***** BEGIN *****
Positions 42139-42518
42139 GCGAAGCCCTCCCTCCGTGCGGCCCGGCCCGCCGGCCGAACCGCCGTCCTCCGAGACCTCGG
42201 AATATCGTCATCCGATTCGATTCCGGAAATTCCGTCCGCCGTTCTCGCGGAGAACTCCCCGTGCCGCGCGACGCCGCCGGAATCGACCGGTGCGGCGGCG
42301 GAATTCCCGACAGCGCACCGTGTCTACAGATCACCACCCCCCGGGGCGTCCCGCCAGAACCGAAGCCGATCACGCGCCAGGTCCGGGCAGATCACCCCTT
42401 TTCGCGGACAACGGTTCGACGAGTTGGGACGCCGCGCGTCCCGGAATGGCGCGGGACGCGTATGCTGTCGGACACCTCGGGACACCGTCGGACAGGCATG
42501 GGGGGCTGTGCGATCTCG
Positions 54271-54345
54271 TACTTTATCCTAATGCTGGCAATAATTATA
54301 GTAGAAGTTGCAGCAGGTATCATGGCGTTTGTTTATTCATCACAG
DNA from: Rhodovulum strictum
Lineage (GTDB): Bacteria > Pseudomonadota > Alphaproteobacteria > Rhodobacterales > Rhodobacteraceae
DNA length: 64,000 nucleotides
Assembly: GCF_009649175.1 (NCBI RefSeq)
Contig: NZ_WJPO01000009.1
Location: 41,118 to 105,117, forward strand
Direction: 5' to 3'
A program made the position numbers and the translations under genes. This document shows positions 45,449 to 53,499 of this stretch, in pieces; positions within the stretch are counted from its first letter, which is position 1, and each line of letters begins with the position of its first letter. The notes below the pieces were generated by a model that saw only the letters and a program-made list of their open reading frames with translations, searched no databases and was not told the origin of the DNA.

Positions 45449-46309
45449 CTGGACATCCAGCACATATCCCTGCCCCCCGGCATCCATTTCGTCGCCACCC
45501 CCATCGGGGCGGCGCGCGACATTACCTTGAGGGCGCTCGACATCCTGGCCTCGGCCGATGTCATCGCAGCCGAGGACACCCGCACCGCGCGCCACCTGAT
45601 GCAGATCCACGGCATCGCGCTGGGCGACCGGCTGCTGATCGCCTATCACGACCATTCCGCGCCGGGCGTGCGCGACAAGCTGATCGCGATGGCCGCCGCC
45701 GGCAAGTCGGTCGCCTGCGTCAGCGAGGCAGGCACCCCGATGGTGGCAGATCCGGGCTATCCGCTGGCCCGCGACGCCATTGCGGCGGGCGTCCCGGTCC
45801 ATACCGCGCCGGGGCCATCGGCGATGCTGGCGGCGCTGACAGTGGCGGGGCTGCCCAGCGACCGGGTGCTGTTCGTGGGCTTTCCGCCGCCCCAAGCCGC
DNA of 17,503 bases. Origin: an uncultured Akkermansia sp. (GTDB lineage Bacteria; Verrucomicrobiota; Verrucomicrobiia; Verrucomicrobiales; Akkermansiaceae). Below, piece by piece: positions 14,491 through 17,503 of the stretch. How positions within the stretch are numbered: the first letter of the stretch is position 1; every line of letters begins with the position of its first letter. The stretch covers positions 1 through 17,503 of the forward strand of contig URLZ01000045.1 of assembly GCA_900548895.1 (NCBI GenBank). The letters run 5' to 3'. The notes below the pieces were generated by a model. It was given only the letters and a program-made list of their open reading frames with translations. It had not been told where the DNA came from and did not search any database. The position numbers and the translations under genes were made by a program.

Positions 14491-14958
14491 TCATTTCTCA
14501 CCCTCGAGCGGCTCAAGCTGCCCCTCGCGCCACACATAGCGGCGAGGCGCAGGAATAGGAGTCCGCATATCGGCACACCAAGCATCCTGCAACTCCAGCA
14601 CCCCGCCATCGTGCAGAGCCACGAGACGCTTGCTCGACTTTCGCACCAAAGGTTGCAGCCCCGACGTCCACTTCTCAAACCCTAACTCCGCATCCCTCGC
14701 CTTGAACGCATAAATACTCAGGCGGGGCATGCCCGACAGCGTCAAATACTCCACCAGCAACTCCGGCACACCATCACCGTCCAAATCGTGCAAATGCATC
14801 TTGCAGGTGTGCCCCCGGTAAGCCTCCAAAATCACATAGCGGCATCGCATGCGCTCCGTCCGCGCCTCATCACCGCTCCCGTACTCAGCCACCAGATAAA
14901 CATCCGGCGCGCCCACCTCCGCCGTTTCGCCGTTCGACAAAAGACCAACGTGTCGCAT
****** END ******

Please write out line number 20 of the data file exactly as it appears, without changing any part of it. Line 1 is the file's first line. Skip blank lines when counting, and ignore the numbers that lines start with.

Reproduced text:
45501 CCATCGGGGCGGCGCGCGACATTACCTTGAGGGCGCTCGACATCCTGGCCTCGGCCGATGTCATCGCAGCCGAGGACACCCGCACCGCGCGCCACCTGAT